I recently found these very helpful four videos where O. Moro builds a simple layout. Although in Japanese, one can understand how the author worked the composition and turns a simple oval into a very sophisticated work of art.
    motorizing GM models
    part 1
    http://www.youtube.com/watch?v=Th5cpW-jqrg&feature=related

    [YOUTUBE]Th5cpW-jqrg[/YOUTUBE]
    part2
    http://www.youtube.com/watch?v=AX6MDnNf2EE&feature=related
    [YOUTUBE]AX6MDnNf2EE[/YOUTUBE]
    part 3
    http://www.youtube.com/watch?v=B5O7sv_E9Zk&feature=related

    [YOUTUBE]B5O7sv_E9Zk[/YOUTUBE]part 4
    http://www.youtube.com/watch?v=kaKip05l4bk&feature=related

    [YOUTUBE]kaKip05l4bk[/YOUTUBE]

    yuta atelier:
    http://www.yutaatelier.com/101115kisekae2E.html
    Yutaka Nakai builds micro-layouts that seem simple, but are not easy to achieve. Their minimalism is so refined that it isn’t easy to follow (replicate).

    Three modelers with different styles.
    I only contacted Morohishi to ask further details about his “Nostalgic Box”, the title of the work on the videos. He was very kind to take some time to reply and with humor noted that micro-layouts are like bonsais, a cultural Japanese thing.

    photo 1. A sketch of my project
    Photo 2.A detail of one of the modules of H0m (12mm gauge) of Kondoura
    Photo 3. A micro-layout from Morohishi aka O. Moro in H0n30
    Photo 4.One micro form Yutaka in On30 or H0n30

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  5. carlos filipe

    carlos filipe carlos filipe

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    As I mentioned I go form Hiroshige's printings to contemporary Japan in photo documents

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  6. carlos filipe

    carlos filipe carlos filipe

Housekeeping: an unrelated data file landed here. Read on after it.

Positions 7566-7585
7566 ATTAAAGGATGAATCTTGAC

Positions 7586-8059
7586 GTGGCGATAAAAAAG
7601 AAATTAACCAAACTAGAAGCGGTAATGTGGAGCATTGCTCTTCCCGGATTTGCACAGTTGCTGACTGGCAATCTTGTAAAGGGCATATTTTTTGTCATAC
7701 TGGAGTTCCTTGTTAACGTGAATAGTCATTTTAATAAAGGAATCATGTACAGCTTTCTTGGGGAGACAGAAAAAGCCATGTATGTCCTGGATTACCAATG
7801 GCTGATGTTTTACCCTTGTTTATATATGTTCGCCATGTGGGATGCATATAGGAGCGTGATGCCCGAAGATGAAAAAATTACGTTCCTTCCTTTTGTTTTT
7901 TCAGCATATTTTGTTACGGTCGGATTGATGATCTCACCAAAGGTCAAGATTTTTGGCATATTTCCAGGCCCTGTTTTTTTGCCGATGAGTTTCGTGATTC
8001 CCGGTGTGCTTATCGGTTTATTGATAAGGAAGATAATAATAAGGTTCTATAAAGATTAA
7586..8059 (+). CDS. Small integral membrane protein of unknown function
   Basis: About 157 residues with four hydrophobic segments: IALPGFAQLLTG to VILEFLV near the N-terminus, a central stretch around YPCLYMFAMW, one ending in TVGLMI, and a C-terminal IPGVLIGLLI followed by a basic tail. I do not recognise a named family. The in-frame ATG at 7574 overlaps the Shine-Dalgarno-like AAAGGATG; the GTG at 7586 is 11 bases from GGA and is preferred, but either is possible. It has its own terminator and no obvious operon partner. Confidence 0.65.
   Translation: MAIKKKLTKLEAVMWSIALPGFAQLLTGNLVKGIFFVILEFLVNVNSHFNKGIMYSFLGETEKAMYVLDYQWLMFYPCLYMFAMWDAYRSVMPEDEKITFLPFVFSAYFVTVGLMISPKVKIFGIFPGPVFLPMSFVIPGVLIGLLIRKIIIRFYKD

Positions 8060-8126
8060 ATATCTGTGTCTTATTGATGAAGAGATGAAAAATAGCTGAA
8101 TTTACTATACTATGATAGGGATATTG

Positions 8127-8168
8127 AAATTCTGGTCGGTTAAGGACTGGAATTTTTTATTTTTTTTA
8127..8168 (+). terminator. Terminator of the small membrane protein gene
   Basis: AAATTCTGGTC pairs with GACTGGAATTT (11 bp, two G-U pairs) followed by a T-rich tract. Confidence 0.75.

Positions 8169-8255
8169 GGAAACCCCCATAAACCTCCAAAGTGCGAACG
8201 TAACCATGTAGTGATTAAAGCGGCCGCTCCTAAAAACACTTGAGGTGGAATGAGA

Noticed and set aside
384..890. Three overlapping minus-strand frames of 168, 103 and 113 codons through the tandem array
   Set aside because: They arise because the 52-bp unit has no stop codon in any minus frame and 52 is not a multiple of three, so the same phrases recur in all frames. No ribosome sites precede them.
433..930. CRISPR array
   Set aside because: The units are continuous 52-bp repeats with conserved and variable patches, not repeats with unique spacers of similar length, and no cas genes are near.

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    There are still some rural electrified lines. JR sold them when cuting the fat as nowadays they say the world of finance. Most of them survive with dificulties as traffic decreases in favour of the road and the private car.
    The outlook can be deceiving as - in a typical japanese approach - the CTC seem to be very sophisticated. Most of the lines are single, the crossings are done on some stations, wich implies a very efficient traffic management.
    There is a line serving the suburbs of Kyoto (a recent built line) that many of the stations (no more then a covered pier and an automatic ticketing booth) are single track.
    I use the expression rural lines, but many of them start in towns and then follow trhu the countryside (a definition that defies our understanding as agricultere activities are next door or in between suburban lots.
    But many of them keep on with rolling stock dating form 30s. Circulating either in single units or double units, they're ideal for small layouts

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  7. carlos filipe

    carlos filipe carlos filipe

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    JUST 1.10 X 0.45M? WHY?!
    It allows me to work seated.
    It is very light. As it is now, only the basic forms of the terrain and the track laid, it weighs 3.00kgs. I’m hoping to keep it between 5 and 6 kilos.
    It is a small project that I hope will take me no more than 3 months to finish.
    It is easy to store and carry. I don’t have a car, but if I call a cab, the guy is not going to faint or insult me if I show up with a box this size as luggage.